Originally published as three separate stories: The Shrinking of Treehorn, Treehorn’s Treasure, and Treehorn’s Wish the trio has since been amalgamated into The Treehorn Trilogy by Florence Parry Heide, illustrated by Edward Gorey.
Treehorn, a young boy, is the focal point of these three books, all of which uniquely grapple with loneliness. The removed voice of the third person narrator furthers the feeling of isolation.
The Shrinking of Treehorn is a comic but somber allegory for feeling small and alone. Treehorn is literally shrinking but nobody else seems to care in any kind of practical way. Treehorn’s parents are worried about how to explain the situation to others. When Treehorn tries to accommodate his ever diminishing size by climbing on chairs to retrieve his piggy bank or jumping up and down to reach the water fountain he is chastised for bad behaviour. The adults busily and unhelpfully make suggestions or evasive comments:
“He’s still shrinking,” sniffed Treehorn’s mother. “Heaven knows I’ve tried to be a good mother.”
Notably, there are very few other children in the texts or illustrations for Treehorn to interact with, he is always craning his neck upwards to talk to the towering adults. Shrinking or no, Treehorn vies for their attention but is largely ignored. In the illustrations, Treehorn, chameleon-like, begins to blend in with his surroundings: his pants melt into the carpet he is languishing on while watching television.
In Treehorn’s Treasure, Treehorn is, again, talked at and talked over but never really talked to and certainly never listened to. Treehorn’s father gives him a dollar as his weekly allowance and tells Treehorn to put it somewhere safe, so Treehorn puts the dollar in the hole of the old tree outside, which he thinks is a pretty safe place to store something. Miraculously, dollar bills begin to grow from the tree and Treehorn amasses enough money to buy comic books, bubble gum with pictures of baseball players on the wrappers, twenty-three candy bars, and sixteen bottles of pop – all that he could ever want. But good things never last.
Treehorn’s Wish is set on Treehorn’s birthday but there’s nothing sadder than a birthday that nobody remembers and the birthday boy is served prunes for breakfast. However, Treehorn does find a dirty jug buried in the yard that, when rubbed clean, produces a very curious looking man sporting a long robe and big gold earrings.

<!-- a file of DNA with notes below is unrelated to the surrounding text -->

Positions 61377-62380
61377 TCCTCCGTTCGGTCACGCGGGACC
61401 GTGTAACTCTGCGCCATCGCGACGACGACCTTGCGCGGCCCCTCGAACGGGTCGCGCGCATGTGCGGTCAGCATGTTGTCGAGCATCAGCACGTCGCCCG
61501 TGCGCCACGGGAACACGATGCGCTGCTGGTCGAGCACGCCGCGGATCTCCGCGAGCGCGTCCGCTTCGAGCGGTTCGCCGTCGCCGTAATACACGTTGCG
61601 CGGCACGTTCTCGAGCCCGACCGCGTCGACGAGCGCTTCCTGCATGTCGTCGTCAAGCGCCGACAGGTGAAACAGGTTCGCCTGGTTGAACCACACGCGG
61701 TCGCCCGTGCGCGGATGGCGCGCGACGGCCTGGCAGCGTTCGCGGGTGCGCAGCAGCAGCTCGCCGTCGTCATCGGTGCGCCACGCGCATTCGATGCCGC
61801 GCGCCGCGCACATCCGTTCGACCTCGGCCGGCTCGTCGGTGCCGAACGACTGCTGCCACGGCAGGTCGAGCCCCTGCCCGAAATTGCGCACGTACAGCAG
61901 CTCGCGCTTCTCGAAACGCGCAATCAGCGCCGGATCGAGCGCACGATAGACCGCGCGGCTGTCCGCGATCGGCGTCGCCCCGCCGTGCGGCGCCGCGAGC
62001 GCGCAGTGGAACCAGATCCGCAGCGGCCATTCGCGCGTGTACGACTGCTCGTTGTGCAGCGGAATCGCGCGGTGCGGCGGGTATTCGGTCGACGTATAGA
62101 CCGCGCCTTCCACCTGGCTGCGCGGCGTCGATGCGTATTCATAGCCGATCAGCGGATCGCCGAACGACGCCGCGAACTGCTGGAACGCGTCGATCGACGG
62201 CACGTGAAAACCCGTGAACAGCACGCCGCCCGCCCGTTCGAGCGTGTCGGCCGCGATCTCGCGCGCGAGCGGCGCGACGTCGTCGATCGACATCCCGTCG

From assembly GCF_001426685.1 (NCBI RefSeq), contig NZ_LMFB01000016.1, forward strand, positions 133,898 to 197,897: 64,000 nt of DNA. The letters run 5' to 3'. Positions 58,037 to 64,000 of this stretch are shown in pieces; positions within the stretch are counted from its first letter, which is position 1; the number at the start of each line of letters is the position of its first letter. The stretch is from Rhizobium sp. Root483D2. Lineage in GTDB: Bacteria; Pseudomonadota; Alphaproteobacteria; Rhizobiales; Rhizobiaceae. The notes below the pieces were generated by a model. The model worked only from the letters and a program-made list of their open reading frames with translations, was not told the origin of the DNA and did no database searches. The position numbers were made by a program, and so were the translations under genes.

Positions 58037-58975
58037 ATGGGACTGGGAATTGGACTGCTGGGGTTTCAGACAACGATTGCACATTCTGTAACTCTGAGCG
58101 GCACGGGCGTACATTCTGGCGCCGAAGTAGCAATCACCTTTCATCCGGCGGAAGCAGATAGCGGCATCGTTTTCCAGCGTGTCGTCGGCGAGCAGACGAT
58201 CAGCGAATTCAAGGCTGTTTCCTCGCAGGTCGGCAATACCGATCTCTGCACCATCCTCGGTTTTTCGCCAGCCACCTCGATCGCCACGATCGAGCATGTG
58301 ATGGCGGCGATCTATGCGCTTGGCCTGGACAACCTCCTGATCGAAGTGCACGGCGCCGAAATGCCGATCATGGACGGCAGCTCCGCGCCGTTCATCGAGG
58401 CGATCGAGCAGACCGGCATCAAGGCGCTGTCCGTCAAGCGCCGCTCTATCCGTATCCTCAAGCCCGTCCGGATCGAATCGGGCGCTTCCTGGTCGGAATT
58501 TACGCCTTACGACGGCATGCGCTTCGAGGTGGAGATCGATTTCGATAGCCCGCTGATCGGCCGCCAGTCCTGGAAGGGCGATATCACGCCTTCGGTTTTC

The text lovingly cradles the forlorn Treehorn, winning the reader’s adoration of this wanly charming character:
Today on the cereal box was a very special offer of a very special whistle that only dogs could hear. Treehorn did not have a dog, but he thought it would be nice to have a whistle that dogs could hear, even if he couldn’t hear it. Even if dogs couldn’t hear it, it would be nice to have a whistle, just to have it.
Edward Gorey was an extremely prolific writer and illustrator, his written texts are exclusively illustrated by him and he has collaborated with many other authors. The beautifully minimalistic black pen and ink illustrations are characteristic of Gorey who has a notably unique style. Once you become hooked on Gorey – like I am – you will start scouring the graphic novel section for him and notice peculiarly named authors like Ogdred Weary: anagrams for… guess who. Always creative, Edward Gorey has permeated book stores and libraries everywhere.
I love children’s literature and I love Edward Gorey but though Gorey’s work looks fit for children the majority of his content is wildly inappropriate. Generally, books Gorey has worked on that can be given to children are illustrated by him but written by someone else. I recommend Penny Candy by Edward Fenton or Three Classic Children’s Stories by James Donnelly which include Little Red Riding Hood, Jack the Giant-Killer, and Rumpelstiltskin.
Other (adult-ish) reading written and illustrated by Edward Gorey I highly recommend: The Doubtful Guest, The Unstrung Harp, The Sopping Thursday, The Willowdale Handcar, and many more.